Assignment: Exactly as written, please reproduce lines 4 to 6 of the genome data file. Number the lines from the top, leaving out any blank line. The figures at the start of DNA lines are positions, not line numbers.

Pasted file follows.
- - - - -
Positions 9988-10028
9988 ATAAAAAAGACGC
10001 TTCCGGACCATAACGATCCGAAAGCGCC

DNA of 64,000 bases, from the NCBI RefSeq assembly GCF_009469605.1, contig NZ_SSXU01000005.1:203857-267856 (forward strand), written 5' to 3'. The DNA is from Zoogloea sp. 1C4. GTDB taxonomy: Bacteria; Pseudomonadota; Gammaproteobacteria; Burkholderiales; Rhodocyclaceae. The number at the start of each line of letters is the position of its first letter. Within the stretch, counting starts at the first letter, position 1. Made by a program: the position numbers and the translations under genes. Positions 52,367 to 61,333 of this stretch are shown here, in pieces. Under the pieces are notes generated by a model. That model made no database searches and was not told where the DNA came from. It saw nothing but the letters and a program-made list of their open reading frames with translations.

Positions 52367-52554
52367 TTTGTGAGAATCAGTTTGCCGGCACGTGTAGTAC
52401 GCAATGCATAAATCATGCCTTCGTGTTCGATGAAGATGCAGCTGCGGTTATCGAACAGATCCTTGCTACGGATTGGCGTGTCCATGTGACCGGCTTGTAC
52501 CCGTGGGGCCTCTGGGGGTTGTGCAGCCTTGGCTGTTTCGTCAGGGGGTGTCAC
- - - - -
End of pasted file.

DNA of 64,000 bases, from the NCBI RefSeq assembly GCF_009469605.1, contig NZ_SSXU01000005.1:203857-267856 (forward strand), written 5' to 3'. The DNA is from Zoogloea sp. 1C4. GTDB taxonomy: Bacteria; Pseudomonadota; Gammaproteobacteria; Burkholderiales; Rhodocyclaceae. The number at the start of each line of letters is the position of its first letter. Within the stretch, counting starts at the first letter, position 1. Made by a program: the position numbers and the translations under genes. Positions 52,367 to 61,333 of this stretch are shown here, in pieces. Under the pieces are notes generated by a model. That model made no database searches and was not told where the DNA came from. It saw nothing but the letters and a program-made list of their open reading frames with translations.

Positions 52367-52554
52367 TTTGTGAGAATCAGTTTGCCGGCACGTGTAGTAC